For many, cars are not merely a way of getting from A to B. In particular where classic cars are concerned they are part of a dream, an experience, or a way of life.
So we’re going to look at creating those dreams – you’ve got your classic car, where’s the best place to drive it?
Even if you’re not yet the owner of a classic there’s an experience to be had, with bespoke rentals a great way of getting behind the wheel of something super-cool.
In this edition we’re off to the other side of the world – the huge expanse that is Australia.
And if we inspire you to start looking for one of your own, check out our for sale section.
Where to go
OK, so it’s a bit of a stretch, Oz, but we reckon it’s worth it in an effort to find a lesser-known Classic Drive. Australia is a vast, vast country. There are roads you can drive that are straight for hundreds of miles.
It has deserts, coasts and bush, as our Aussie cousins say. For a bit of everything, the Great Ocean Road is the drive to take.
It takes in swathes of often-deserted beaches, pretty villages and natural rock formations – not to mention the Otway Ranges just a little inland; a rainforest-like national park that encompasses all sorts of vegetation.
The generally accepted route is to start at Torquay in the state of Victoria and enjoy the route’s 150 miles of stunning scenery along the B100 road down to Warrnambool.
What to take
You might not think that Australia is all that famous for its cars. And you’d be pretty much right.
However, there are plenty of Aussie-built motors, even if they carry a famous name from another part of the world, that will sort your experience.
The Holden Monaro, originally produced between 1968 and 1977 (though I was revived in name between 2001 and 2006, sold as a Vauxhall in the UK) is a cracker.
Named after the Monaro region in New South Wales, it was a two-door pillarless hardtop coupe available in three models. Think Australian muscle car.
Similarly, the Ford Falcon GT was produced by Ford Australia from 1967 to 1976 and was the performance version of the range.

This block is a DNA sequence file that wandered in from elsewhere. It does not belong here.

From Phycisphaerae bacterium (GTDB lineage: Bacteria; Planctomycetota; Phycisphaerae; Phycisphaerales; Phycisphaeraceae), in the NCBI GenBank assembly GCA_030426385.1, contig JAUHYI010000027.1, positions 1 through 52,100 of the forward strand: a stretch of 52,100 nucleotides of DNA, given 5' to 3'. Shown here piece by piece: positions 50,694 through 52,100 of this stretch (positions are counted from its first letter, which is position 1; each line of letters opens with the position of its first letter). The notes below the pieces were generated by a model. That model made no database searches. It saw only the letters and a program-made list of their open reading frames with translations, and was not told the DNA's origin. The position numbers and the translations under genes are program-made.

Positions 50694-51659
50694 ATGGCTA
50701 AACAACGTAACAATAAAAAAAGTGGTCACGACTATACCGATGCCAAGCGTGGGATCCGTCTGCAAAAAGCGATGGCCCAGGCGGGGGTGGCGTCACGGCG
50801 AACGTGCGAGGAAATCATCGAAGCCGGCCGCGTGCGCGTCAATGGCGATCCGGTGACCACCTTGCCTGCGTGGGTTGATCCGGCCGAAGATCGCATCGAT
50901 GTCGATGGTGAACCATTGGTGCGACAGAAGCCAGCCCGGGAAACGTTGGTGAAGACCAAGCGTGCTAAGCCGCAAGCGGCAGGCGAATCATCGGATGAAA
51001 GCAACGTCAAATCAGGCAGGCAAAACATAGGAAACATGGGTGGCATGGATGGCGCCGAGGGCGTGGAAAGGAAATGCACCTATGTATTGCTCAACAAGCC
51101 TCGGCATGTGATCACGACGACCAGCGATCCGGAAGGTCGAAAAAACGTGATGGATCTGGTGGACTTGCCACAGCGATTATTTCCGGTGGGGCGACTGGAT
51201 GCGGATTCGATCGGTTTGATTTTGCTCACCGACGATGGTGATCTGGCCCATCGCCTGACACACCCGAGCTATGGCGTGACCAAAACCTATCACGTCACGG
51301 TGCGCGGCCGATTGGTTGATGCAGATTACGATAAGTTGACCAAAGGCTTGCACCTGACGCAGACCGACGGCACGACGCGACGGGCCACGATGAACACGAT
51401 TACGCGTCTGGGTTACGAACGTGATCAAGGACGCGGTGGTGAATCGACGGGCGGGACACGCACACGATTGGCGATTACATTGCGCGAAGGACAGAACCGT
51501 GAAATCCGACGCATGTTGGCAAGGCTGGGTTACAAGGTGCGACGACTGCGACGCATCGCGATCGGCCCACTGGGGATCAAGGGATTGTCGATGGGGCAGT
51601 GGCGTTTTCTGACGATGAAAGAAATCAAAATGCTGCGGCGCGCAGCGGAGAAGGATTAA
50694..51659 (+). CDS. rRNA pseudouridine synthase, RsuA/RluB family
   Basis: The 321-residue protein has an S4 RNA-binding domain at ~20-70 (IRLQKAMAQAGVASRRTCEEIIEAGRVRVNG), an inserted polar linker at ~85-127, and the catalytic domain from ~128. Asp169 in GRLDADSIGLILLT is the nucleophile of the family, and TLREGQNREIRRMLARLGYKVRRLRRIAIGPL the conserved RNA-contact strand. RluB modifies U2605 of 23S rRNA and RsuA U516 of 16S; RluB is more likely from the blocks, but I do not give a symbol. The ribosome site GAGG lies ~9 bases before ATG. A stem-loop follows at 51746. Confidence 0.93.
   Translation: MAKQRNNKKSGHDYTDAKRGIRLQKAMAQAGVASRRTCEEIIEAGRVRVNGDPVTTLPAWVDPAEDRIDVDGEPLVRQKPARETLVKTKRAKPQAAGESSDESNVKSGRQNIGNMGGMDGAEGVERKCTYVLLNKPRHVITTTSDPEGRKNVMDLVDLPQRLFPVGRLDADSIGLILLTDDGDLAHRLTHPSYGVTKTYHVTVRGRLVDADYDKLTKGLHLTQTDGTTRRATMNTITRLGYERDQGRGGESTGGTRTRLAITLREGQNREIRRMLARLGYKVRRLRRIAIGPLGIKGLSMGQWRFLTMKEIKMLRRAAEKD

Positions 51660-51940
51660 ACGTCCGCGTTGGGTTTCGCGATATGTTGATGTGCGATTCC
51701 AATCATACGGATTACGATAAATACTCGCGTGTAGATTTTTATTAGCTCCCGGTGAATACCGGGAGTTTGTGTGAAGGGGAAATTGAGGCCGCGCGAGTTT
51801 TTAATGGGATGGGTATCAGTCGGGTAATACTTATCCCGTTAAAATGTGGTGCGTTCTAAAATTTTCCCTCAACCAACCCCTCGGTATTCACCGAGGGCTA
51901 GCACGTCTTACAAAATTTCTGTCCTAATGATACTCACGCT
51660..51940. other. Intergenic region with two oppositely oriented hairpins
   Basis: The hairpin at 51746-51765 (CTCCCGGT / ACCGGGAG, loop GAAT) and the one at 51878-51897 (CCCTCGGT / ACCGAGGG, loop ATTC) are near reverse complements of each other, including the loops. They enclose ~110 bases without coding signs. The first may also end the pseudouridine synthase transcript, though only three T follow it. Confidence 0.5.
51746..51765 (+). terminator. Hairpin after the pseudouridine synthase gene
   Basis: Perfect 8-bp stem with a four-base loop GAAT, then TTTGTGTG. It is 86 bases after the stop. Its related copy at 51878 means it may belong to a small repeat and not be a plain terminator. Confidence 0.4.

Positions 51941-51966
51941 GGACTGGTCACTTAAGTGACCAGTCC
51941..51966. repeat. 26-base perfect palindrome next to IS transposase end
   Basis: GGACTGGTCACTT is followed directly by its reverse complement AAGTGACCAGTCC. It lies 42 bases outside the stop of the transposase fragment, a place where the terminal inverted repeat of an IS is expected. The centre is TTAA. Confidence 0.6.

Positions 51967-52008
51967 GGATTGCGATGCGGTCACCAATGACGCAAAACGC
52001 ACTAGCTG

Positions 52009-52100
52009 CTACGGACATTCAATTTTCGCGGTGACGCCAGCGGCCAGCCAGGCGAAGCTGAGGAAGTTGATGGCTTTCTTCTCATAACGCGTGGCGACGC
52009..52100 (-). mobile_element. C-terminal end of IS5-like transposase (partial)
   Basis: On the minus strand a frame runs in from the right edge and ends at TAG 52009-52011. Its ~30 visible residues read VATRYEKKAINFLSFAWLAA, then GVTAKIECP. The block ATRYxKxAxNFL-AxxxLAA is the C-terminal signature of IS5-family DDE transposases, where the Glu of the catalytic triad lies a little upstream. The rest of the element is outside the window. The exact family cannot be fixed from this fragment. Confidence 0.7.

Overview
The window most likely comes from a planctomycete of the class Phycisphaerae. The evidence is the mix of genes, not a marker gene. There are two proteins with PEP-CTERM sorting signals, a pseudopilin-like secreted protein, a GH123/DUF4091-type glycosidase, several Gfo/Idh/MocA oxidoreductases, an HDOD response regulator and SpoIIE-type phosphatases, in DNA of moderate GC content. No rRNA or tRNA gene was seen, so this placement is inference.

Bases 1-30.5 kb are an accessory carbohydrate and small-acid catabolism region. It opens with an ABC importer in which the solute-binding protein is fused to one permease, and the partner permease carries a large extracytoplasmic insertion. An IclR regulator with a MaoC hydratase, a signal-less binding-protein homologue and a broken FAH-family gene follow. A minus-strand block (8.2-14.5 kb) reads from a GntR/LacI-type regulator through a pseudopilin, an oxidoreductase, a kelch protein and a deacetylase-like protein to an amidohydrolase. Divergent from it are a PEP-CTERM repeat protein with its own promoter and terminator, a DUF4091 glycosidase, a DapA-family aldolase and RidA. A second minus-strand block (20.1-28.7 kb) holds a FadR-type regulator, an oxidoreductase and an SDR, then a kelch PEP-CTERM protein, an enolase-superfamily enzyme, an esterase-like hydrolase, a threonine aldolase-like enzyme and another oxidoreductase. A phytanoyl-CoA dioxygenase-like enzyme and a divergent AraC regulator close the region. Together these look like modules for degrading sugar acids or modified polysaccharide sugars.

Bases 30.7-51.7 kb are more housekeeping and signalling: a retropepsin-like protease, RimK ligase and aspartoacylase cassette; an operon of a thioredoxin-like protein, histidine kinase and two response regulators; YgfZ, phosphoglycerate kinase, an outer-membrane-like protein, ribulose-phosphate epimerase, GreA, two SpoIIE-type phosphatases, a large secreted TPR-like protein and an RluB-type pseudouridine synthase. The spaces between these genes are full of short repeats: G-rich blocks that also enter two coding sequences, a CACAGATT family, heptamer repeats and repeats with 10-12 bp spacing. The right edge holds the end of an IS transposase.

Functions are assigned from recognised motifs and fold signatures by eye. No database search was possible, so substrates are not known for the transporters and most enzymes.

It’s got pedigree and is linked with the evolution of the Australian muscle car industry and motor racing. Of course, while meaty classic coupes are all well and good, who can resist a good old fashioned Ute?
You’ll have heard the word, of course, but not everybody might know that it is sort for ‘utility’, with a cargo area behind a passenger cab. A Ute can come in many variations – they’ve been made by Holden, Ford, Chrysler, Chevrolet and, more recently, firms like Nissan and Toyota.
What to see
There’s plenty to stop off and see on the Great Ocean Road. For drivers the winding 25-mile stretch down to Apollo Bay is a big highlight – some real driving road with the backdrop to match.
Then there’s the aforementioned Otway Ranges. You’ll find rainforest scenery with a host of flora and fauna and giant tree ferns – all set against dramatic coastal views.
There are high waterfalls, narrow valleys and secluded beaches to boot. Diversions to the 1848 Cape Otway Lighthouse and the Melba State Park – also famous for dense rainforest – are also recommended.
The best section for the marriage of classic car and natural beauty has to be the Port Campbell National Park, where rock pillars standing up to 200ft high can be seen. Dramatic stuff.
How to get there
So this one’s most likely going to be classic rental, unless you’re super-rich and can afford to fly your own car to the other side of the world.
Fly yourself to Melbourne and then take the Princes Freeway to Torquay to start the Great Ocean Road. When you’ve completed the 150-miles, you can either turn around and retrace it, or head up the Princes Highway for a swift return to Melbourne.